Front Public Health.
2022; 10: 810102.
- 1 Impact of the COVID-19 Pandemic on China’s Stock Market Volatility, During and After the Outbreak: Evidence From an ARDL Approach
- 1.1 Associated Data
- 1.2 Abstract
- 1.3 Introduction
- 1.4 Literature Review
- 1.5 Data and Empirical Model
- 1.6 Empirical Results
- 1.7 Conclusions and Policy Implications
- 1.8 Data Availability Statement
- 1.9 Author Contributions
- 1.10 Funding
- 1.11 Conflict of Interest
- 1.12 Publisher’s Note
- 1.13 Footnotes
Impact of the COVID-19 Pandemic on China’s Stock Market Volatility, During and After the Outbreak: Evidence From an ARDL Approach
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School of Business, Shaoxing University, Shaoxing, China
Edited by: Giray Gozgor, Istanbul Medeniyet University, Turkey
Reviewed by: Gowokani Chijere Chirwa, University of Malawi, Malawi; Zhou Lu, Tianjin University of Commerce, China
*Correspondence: Cheng Jin nc.ude.xsu@gnehcnij
This article was submitted to Health Economics, a section of the journal Frontiers in Public Health
Copyright © 2022 Jin.
This is an open-access article distributed under the terms of the Creative Commons Attribution License (CC BY). The use, distribution or reproduction in other forums is permitted, provided the original author(s) and the copyright owner(s) are credited and that the original publication in this journal is cited, in accordance with accepted academic practice. No use, distribution or reproduction is permitted which does not comply with these terms.
In this study, we empirically investigate the impact of the COVID-19 pandemic on China’s stock price volatility during and after its initial outbreak, using time-series daily data covering the period from July to October, 2020 and 2021, respectively.
In the estimation, the ARDL bounds test approach was employed to examine the existence of co-integration and the relationship of long-run and short-run between the new infection rates and stock price volatility, as stable and unstable variables are mixed. The inner-day and inter-day volatility, based on the Shanghai (securities) composite index, are estimated in separate empirical models. In addition, the Inter-bank overnight lending rate (IBOLR) is controlled in order to consider the effect of liquidity and investment cost.
Findings and Implications
We find that in the initial year (2020) of the epidemic, the new infection rate is negatively correlated to stock prices in the short-term, whereas no significant evidence existed in the long-term, regardless of model specifications. However, after the epidemic’s outbreak (2021), the result depicts that new infections increased stock prices in the long-term, and depressed its inner-day volatility in the short-term, which is inconsistent with most investigations. This phenomenon may be due to the fact that investors were more concerned about the withdrawal of monetary easing and fiscal stimulus, which were introduced to fight against the epidemic’s impact on economy, than the epidemic itself. This study complements the limitations of most existing studies, which just focus on the period of the epidemic’s outbreak, and provides insight into macroeconomic policy making in the era of the post COVID-19 epidemic such as the structural and ordered exit of the stimulating policies, intervention in IBOLR and balance social and economic sustainability.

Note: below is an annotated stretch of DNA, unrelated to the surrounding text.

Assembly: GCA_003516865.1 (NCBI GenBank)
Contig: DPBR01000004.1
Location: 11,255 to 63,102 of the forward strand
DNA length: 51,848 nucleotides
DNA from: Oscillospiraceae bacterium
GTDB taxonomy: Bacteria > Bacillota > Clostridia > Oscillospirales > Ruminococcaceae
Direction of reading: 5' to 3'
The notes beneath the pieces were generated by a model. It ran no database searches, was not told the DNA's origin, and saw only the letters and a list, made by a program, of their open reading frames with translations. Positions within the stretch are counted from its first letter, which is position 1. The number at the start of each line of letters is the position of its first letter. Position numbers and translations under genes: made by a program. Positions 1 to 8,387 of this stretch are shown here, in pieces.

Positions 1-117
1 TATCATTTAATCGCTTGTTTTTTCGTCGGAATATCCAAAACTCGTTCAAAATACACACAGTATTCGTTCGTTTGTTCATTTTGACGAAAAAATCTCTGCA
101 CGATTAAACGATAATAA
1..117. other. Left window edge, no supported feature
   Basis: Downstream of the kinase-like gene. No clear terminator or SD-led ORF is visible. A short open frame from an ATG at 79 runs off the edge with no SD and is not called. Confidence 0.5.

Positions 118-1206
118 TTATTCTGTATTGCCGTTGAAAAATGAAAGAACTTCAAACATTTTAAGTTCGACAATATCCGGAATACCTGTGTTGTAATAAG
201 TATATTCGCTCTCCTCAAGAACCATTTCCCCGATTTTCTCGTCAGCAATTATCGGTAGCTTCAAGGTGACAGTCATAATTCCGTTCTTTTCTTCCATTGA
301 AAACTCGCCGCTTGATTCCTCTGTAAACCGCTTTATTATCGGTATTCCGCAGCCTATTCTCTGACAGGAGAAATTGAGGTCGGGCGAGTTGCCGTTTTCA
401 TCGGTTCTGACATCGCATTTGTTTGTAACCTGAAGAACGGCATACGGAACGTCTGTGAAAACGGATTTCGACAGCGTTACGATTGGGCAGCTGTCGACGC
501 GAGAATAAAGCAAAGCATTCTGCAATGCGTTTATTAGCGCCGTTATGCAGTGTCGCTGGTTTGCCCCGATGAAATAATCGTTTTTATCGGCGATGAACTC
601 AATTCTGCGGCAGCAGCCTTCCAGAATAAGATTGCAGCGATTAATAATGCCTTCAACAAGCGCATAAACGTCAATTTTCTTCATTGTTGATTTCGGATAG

COVID-19, ARDL bounds test, IBOLR, policy withdraw, stock volatility
As the most influential health crisis of the recent decade, the COVID-19 pandemic has triggered tremendous social and economic influences among countries in the past 2 years. There is a proliferation of papers investigating its sudden impact on the stock market with most of their perspectives suggesting that the impact is devastating (1–3). Despite the increase or decrease in prices, the volatility itself is also of great significance to the market (1, 4, 5). China’s stock market is the world’s second largest, behind the US, and is inextricably linked to economic development and social stability, its yields have a global spillover effect (6). Moreover, due to current mass vaccination, proficiency in countermeasures and adaptation of investors’ psychology, it is possible to yield different impacts on the stock market to the extensive literatures which mainly focus on the period of its initial outbreak. Studying the correlation of COVID-19 and China’s stock market, during and after the outbreak, is helpful in detecting the pandemic’s potential external shock on capital markets and shed light on policy implications to promote a smooth transition and balanced development in society and the economy to achieve sustainable development goals (SDG) in the forthcoming years. The light can even contribute to investors making risk management and portfolio assets allocation in the stock market (7).